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Family of four lives on $41 a week

By Charlina Tone APIA, Samoa (Samoa Observer, Nov. 29, 2010) – The notion that poverty does not exist in Samoa has been quashed by a number of families interviewed by the Samoa Observer.

The general consensus is that poverty and hardship are compounded by the rising cost of living. As a matter of fact, it is taking its toll on people.

Leone Saumalu, a 67-year-old mother of four in Sogi, says life is "too expensive."

"I hope you do not think I am making this up, she says, but most days all we live on are bananas cooked in coconut cream (fa’alifu fai). We can’t afford to buy anything from the store. We struggle to get by everyday and I fear that my two children here with me will live like this for the rest of their lives."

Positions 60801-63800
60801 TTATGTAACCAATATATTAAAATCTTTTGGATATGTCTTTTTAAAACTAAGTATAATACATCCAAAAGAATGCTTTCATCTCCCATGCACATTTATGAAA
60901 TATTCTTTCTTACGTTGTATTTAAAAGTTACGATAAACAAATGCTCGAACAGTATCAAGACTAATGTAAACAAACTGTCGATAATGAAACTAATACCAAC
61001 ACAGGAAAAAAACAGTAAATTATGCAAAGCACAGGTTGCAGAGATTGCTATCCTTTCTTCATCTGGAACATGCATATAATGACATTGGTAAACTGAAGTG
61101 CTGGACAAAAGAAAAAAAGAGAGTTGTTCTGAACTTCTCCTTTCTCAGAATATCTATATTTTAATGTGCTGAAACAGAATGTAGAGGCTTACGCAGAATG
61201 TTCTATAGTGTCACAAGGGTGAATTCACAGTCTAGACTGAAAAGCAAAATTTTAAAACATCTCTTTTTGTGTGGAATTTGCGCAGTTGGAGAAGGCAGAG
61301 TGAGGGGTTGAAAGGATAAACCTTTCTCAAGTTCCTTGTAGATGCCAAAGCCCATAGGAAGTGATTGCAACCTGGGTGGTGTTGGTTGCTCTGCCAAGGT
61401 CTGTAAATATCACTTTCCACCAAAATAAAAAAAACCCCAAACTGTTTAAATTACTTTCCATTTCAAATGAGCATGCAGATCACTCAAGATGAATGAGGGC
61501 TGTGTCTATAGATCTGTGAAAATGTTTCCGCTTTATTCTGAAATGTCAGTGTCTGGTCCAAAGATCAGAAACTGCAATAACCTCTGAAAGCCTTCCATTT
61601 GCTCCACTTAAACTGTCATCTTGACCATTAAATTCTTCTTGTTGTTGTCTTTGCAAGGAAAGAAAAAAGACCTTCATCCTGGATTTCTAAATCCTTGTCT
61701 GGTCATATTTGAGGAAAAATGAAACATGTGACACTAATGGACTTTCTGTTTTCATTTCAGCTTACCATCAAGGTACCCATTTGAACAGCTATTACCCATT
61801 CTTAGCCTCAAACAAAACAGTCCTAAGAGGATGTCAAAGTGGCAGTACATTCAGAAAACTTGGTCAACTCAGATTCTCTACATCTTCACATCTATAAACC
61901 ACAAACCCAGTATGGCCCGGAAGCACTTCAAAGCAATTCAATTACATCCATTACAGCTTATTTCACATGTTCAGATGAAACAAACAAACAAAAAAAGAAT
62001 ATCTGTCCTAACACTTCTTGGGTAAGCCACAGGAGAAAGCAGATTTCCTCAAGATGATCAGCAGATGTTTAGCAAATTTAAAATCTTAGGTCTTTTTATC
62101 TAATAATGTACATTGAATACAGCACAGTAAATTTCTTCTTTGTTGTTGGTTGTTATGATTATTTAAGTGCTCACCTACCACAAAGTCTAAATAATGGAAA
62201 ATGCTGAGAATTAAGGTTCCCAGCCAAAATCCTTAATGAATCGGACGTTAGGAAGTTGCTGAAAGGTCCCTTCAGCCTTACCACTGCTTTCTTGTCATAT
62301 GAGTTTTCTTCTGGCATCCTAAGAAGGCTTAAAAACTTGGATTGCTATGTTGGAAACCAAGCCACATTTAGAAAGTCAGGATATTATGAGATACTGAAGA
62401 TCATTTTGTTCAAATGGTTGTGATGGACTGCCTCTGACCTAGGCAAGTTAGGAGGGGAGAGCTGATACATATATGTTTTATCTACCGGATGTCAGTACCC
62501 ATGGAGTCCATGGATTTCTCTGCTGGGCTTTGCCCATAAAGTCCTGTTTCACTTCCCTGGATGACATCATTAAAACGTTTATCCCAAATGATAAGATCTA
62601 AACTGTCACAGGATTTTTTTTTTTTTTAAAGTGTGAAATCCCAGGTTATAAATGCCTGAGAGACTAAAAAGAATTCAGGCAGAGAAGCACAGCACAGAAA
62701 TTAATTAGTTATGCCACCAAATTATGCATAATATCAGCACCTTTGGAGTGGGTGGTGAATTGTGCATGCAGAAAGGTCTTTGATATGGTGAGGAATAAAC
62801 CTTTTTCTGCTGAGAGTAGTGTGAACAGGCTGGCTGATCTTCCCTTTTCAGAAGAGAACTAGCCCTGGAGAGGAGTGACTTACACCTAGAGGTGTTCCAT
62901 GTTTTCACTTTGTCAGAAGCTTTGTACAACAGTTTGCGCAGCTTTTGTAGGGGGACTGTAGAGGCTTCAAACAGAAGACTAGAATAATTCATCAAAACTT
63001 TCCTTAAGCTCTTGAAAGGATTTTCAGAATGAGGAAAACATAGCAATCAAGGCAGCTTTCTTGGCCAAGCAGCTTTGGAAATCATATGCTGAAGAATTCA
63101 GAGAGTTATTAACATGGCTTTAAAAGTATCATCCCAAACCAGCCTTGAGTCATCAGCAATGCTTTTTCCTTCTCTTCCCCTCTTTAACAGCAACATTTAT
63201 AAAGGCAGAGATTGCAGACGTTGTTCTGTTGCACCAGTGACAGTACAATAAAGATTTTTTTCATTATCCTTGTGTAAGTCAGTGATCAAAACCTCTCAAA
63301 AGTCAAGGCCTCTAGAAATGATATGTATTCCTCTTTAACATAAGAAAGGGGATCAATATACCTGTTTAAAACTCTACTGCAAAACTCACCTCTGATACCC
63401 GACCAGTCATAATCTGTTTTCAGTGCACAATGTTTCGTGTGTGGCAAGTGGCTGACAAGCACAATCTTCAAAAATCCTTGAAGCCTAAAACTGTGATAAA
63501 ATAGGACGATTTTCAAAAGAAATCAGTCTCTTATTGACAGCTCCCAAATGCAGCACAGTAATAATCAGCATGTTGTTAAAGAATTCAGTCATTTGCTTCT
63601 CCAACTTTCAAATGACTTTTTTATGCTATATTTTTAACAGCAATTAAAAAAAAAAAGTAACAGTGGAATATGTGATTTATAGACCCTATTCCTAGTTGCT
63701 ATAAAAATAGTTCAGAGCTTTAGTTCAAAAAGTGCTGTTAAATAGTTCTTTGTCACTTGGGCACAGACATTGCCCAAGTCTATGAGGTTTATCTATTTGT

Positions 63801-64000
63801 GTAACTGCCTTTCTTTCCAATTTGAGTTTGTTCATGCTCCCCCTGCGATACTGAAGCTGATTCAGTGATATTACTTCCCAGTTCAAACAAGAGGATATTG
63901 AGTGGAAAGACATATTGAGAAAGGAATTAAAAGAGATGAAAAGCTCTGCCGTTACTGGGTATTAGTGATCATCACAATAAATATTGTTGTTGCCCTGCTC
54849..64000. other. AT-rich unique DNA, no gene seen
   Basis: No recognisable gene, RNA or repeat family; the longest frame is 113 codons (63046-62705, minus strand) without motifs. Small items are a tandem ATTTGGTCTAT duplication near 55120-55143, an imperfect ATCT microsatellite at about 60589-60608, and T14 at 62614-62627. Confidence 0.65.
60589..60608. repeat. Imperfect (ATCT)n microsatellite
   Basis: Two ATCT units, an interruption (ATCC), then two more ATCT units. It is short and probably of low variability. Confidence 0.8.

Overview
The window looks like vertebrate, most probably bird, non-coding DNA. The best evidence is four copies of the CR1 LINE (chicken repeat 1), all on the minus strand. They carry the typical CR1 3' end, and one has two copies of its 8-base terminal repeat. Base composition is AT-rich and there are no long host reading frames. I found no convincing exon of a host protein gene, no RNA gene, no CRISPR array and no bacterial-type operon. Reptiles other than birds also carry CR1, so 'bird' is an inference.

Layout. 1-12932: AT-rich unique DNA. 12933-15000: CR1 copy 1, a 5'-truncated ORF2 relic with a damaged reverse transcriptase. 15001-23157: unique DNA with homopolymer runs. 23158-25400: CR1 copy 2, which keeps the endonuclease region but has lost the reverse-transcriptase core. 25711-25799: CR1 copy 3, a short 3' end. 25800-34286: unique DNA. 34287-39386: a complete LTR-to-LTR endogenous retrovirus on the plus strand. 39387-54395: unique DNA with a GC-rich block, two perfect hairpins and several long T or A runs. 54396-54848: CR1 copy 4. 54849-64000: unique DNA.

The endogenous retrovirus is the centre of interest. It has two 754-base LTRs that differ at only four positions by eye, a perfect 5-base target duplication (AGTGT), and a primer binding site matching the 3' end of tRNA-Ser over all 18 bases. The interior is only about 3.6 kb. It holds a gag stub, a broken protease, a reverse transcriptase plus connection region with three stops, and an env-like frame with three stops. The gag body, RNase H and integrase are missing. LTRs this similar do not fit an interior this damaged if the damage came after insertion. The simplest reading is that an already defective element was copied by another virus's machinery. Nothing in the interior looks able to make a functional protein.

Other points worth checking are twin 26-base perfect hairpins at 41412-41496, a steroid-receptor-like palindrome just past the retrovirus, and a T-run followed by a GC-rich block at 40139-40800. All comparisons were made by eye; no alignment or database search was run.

Mrs. Saumalu is so distraught she is teary during our interview.

Her daughter works and earns a gross income of 100 tala [US$41] a week.

"We have to budget it very wisely because if we don’t, we will be in trouble," she says.

The money is spent on electricity, water and donations to the church.

"If there is any money left then we use it for sugar and other basic necessities."

She is not alone. There are other families in town facing similar struggles.

Temukisa Tauinaola, of Vaimoso, is unemployed. She and her husband raise four children on less than 100 tala [US$41] a week.

"I stay home everyday, do house chores and look after our children while my husband goes to work," she says.